Brain Health Awareness Month Creates More Connections in Eastern Iowa
In order to raise awareness for brain health and brain illnesses, the local and statewide observance in October for Brain Health Awareness is active in eastern Iowa. Organizations and their leaders hope to gain traction to create more awareness for and access to brain health services and to reduce the stigma long associated with mental illnesses.
A grassroots organization in eastern Iowa, with statewide reach, is called Brain Health Now. Led by Debi Butler of Dubuque, this statewide initiative uses personal outreach, marketing, advertising and social media outreach to change the mindsets present in so many Iowans. She notes, “Words are powerful, words matter. The stigma surrounding mental illness can be as detrimental to someone’s life as the disease itself. Society has to understand that the brain is an organ and can get sick too. The stigma follows words such as mental illness and mental health which prohibit people to seek the help they need. We need to reframe the conversation from mental illness to brain health and treat it as it should be.”
Butler’s background is in psychology, and the brain health topic is near to her heart. “My passion for starting Brain Health Now is due to my brother Steve who was diagnosed with schizophrenia in 1985. The stigma impacted my brother in a very negative way and I watched him hide from society because he did not feel like he belonged.
It’s very important to treat brain health issues just like we treat other organs in our body that can be compromised. It’s not a choice or a character flaw to have a brain health issue. We need to normalize the lives of the one out of five people who experience a brain health issue,” she says.
Since 2014, there have been 14 mental health regions in Iowa, who receive and disperse local and state funding to provider organizations who support mental health and disability services for Iowans. Organizations like Brain Health Now seek to connect individuals and families in need with the resources in those regions that are geographically closest to them.
Mental Health/Disability Services of the East Central Region (ECR for short) is one of those 14 regions. ECR serves people in the following counties in eastern Iowa: Benton, Bremer, Buchanan, Delaware, Dubuque, Iowa, Johnson, Jones and Linn.
Mae Hingtgen, CEO of the ECR, notes that the purpose of the ECR and its 13 companion regions across the state is to collaborate with disability service providers, healthcare providers, school districts, law enforcement, the judicial system, legislators, and countless direct care providers to strengthen the network of support services for adults and children with disabilities of all kinds.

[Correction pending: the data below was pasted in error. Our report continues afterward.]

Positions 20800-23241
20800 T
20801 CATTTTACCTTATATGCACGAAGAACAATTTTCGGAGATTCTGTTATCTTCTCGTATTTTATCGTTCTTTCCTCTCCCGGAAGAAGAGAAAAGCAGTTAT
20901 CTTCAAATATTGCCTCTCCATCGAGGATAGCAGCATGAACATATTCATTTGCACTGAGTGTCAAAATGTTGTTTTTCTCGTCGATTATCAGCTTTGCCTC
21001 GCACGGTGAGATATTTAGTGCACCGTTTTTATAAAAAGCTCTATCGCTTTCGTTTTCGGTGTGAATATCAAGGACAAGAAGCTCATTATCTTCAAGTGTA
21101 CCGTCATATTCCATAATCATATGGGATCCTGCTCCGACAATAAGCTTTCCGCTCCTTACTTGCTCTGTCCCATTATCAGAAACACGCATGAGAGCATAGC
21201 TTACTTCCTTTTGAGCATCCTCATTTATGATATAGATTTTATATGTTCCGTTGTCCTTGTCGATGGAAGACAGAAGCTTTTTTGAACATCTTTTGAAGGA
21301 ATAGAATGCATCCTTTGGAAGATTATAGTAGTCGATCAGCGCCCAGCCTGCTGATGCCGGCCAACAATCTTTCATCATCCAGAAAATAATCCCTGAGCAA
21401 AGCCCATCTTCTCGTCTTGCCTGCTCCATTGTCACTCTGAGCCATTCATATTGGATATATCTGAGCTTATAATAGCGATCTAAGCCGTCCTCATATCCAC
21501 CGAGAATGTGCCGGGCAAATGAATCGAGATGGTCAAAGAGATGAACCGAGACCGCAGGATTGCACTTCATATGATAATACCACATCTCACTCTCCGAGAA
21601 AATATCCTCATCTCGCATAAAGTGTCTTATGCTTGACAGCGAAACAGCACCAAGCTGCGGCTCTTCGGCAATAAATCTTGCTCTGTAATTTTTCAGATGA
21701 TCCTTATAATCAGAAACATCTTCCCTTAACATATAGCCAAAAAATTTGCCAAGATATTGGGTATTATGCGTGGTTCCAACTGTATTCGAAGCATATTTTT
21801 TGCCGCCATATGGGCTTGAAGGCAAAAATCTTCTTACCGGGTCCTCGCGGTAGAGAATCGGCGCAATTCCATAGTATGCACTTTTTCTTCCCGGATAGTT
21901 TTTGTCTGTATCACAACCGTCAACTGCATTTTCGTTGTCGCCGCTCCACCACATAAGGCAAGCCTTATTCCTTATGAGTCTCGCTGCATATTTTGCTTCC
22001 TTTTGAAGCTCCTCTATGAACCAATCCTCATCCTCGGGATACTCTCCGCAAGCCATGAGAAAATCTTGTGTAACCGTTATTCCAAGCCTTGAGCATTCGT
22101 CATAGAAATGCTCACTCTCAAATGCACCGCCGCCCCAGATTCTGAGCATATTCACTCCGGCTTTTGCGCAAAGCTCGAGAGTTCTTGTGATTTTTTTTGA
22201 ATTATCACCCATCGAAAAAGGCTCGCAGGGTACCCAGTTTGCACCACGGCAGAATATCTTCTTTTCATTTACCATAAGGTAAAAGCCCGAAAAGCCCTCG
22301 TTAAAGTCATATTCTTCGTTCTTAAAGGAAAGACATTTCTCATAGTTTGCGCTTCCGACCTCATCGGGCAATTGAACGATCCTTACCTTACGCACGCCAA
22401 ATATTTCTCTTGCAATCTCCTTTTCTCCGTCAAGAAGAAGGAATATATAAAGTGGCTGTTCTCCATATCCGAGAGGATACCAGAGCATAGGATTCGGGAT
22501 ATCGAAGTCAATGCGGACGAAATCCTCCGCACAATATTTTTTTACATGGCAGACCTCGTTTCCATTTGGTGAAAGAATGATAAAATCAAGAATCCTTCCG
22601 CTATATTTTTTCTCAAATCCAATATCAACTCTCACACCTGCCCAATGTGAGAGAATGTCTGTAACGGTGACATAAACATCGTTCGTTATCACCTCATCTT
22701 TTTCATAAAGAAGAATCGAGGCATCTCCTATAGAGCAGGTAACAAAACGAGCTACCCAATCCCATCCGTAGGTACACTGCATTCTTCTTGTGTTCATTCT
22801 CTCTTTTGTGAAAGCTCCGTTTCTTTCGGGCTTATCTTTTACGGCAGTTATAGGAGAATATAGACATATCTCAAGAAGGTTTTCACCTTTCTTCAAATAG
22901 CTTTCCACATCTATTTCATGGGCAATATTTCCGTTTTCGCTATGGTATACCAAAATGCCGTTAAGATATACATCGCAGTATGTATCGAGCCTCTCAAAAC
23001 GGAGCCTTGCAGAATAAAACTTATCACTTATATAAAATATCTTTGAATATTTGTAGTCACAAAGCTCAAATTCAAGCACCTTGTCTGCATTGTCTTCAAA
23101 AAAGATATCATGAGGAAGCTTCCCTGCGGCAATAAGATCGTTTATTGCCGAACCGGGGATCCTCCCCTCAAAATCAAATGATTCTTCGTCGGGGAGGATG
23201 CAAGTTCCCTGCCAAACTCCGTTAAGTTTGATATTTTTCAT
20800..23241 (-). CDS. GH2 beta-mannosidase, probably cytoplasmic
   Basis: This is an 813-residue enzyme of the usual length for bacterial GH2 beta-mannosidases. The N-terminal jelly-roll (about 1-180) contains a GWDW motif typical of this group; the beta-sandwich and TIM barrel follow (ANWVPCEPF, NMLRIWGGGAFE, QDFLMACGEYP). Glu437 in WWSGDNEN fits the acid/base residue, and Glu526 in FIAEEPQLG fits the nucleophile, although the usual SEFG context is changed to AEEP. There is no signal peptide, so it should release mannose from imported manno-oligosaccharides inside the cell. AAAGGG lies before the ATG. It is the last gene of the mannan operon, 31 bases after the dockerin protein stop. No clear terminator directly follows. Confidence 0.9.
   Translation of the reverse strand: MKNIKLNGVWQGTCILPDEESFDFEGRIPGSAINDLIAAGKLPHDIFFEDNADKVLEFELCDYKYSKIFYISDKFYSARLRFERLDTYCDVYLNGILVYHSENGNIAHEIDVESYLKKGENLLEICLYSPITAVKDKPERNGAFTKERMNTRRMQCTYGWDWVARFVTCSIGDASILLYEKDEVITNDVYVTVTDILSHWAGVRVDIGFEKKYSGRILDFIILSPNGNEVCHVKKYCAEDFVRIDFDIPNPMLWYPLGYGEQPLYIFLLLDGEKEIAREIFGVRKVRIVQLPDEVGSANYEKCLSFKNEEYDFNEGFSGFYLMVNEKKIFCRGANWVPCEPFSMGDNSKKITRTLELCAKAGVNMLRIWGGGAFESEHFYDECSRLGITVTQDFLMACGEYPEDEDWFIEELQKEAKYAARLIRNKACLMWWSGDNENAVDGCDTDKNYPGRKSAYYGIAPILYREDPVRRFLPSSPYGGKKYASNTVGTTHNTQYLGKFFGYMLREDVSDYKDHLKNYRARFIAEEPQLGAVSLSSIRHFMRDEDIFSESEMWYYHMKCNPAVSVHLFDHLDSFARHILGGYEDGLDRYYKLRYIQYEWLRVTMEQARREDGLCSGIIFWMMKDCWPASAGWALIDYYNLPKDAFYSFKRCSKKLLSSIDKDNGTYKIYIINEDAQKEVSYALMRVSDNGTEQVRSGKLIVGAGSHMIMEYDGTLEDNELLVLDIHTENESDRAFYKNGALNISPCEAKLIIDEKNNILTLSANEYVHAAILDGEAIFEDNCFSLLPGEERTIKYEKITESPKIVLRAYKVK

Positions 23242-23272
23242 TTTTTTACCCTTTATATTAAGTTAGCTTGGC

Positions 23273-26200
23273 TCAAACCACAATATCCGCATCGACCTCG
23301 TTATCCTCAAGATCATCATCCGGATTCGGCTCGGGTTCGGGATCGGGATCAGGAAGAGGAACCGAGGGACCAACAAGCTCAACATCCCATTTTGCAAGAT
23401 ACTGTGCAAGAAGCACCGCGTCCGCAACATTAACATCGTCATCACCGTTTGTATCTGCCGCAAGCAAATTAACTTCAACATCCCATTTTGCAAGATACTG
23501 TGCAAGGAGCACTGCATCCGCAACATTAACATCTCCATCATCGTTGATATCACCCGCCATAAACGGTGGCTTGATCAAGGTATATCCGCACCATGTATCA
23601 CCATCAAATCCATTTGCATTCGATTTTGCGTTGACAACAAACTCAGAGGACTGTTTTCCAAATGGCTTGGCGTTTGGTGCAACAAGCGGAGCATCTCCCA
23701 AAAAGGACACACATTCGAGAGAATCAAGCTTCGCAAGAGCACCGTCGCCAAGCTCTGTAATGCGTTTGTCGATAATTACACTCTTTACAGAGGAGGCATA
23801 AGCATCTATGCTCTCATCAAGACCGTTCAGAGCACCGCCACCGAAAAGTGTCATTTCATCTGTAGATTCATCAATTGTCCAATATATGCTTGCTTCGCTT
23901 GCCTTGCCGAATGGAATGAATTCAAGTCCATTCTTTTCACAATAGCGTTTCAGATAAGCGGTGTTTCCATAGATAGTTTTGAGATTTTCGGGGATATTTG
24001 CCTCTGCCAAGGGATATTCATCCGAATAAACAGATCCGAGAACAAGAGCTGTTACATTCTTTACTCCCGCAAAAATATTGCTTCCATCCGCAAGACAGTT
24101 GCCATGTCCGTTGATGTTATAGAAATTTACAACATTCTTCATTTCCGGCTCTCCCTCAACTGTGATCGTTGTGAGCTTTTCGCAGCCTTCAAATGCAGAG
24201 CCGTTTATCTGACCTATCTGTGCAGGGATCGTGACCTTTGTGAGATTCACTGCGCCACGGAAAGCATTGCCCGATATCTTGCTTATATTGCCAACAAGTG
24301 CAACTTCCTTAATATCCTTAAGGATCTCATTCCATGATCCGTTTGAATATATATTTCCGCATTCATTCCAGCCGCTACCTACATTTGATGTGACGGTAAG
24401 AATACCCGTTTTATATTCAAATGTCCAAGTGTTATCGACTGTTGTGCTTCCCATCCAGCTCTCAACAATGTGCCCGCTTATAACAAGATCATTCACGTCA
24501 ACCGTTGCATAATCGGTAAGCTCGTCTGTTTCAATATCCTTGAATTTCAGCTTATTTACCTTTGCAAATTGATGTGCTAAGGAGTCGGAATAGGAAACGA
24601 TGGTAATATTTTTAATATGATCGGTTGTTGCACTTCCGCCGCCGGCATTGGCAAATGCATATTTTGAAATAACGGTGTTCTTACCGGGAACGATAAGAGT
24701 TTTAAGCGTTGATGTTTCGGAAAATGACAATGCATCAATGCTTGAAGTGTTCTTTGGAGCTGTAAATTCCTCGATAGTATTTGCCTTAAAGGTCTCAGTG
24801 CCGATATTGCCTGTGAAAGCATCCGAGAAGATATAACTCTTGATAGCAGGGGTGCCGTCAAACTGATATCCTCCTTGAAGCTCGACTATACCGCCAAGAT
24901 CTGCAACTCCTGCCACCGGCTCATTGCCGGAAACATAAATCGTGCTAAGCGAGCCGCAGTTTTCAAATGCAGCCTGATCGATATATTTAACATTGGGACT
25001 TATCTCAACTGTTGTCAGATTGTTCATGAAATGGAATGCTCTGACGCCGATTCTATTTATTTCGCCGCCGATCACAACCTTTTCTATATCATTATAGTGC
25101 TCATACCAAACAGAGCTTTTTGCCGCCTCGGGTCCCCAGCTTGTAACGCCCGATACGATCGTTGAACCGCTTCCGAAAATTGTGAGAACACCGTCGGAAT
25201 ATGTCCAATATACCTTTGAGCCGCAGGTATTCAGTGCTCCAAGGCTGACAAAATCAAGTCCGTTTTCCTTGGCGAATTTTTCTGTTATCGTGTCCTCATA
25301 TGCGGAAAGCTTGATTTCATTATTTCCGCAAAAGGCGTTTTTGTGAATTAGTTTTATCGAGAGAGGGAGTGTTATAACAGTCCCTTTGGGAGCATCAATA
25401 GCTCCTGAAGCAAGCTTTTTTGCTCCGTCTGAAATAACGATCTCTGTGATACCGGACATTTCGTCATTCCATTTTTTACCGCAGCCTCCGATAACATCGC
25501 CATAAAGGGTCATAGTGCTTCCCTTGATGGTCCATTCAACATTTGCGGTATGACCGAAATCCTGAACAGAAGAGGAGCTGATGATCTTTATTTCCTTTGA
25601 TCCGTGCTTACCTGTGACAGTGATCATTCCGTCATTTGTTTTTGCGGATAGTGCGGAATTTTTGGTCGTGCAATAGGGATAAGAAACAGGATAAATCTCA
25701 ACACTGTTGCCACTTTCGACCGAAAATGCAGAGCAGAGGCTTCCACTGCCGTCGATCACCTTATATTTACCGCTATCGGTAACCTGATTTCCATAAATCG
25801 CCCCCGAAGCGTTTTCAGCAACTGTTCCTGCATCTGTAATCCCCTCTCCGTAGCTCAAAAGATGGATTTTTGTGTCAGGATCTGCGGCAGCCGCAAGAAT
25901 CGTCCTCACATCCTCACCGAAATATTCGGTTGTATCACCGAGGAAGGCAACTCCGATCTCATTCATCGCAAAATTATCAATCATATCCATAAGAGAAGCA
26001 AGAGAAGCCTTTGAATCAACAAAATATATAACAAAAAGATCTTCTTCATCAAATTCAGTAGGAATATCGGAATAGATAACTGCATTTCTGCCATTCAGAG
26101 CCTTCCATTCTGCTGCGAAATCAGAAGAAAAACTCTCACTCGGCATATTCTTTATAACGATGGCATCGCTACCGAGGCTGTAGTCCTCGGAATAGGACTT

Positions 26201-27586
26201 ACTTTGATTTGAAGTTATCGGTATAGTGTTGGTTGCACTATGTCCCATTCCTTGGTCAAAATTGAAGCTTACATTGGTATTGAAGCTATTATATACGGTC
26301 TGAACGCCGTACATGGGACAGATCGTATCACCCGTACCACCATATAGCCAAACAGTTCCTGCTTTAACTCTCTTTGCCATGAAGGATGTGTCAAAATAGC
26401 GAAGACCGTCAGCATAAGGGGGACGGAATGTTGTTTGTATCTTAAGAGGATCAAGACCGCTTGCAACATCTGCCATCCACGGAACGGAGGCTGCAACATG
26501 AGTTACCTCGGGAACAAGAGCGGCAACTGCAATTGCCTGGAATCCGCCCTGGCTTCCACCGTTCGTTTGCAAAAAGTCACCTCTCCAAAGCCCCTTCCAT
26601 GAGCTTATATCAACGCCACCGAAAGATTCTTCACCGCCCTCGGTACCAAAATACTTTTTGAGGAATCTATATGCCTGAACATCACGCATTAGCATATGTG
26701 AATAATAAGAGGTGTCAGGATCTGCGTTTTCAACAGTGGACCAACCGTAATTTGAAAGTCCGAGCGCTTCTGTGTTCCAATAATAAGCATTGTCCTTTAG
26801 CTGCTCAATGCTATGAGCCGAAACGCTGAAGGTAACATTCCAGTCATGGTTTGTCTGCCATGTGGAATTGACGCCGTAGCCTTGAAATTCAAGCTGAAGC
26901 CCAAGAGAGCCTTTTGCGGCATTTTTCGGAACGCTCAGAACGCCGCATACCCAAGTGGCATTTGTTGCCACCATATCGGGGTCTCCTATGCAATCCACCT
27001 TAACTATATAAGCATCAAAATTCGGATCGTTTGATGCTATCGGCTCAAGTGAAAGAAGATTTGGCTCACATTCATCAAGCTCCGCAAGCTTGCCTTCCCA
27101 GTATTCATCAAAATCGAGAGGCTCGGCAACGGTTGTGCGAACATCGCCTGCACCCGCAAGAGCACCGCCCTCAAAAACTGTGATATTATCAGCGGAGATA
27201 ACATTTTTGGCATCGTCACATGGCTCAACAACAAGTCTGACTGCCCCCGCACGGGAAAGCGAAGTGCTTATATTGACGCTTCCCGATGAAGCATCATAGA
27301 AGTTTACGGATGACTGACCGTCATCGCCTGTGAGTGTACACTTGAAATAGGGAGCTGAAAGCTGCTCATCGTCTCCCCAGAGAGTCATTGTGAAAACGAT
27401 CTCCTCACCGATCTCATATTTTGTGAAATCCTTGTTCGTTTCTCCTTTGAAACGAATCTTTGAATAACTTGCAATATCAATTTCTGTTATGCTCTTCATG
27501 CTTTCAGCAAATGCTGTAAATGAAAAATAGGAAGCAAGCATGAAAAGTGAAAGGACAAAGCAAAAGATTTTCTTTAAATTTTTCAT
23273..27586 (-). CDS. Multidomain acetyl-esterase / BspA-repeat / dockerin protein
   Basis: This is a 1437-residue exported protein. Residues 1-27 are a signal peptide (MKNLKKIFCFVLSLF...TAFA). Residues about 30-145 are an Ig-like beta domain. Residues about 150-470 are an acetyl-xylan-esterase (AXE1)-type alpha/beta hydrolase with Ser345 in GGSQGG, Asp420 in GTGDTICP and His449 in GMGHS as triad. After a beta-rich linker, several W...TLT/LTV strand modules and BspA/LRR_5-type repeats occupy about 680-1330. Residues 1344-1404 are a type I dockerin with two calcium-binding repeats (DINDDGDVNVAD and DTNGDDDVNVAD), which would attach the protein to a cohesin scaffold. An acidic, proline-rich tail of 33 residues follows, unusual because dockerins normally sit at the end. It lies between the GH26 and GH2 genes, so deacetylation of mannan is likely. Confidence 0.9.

“ECR and the other 13 regions in the state don’t provide the direct services to individuals and families in need, but we, as regions, provide the funding to the organizations who do provide those services. Our goal is to build an awareness that it’s okay to need help for brain health concerns and that help is available in our area. Organizations like Brain Health Now and insightful leaders like Debi Butler are an excellent example of how a grassroots group of people can step up to make a difference, become part of a larger network, and raise awareness for the needs and solutions available for brain and disability support services,” she says.
Hingtgen also notes that, “As we have all worked our way through COVID and the stressors it has brought to the world, the state of Iowa and to our communities in the ECR, we know that brain health issues and the need for services is at an all-time high. It is critical for us to get the word out even more frequently to let people know that there is help available … compassionate, immediate, and free or low-cost help for both short-term crises and long-term issues that people and families experience.”
For more information about Brain Health Now, the ECR, and resources in the nine counties of the ECR, visit these websites for more information:
Brain Health Now is a grassroots organization dedicated to ending the stigma surrounding the term mental illness. Over 50 million Americans have diagnosable brain health disorders each year. These disorders remain shrouded in misunderstand and stigma, which is one reason why Brain Health Now wants to reframe the conversation away from mental illness and toward brain health.
The East Central Region (ECR) is a partnership between nine counties in eastern Iowa to provide comprehensive mental health and disability services to individuals in eastern Iowa. Iowans have a regional base of services which meet statewide standards to address their needs. Counties pool their resources and offer an array of services to improve the health of Iowans.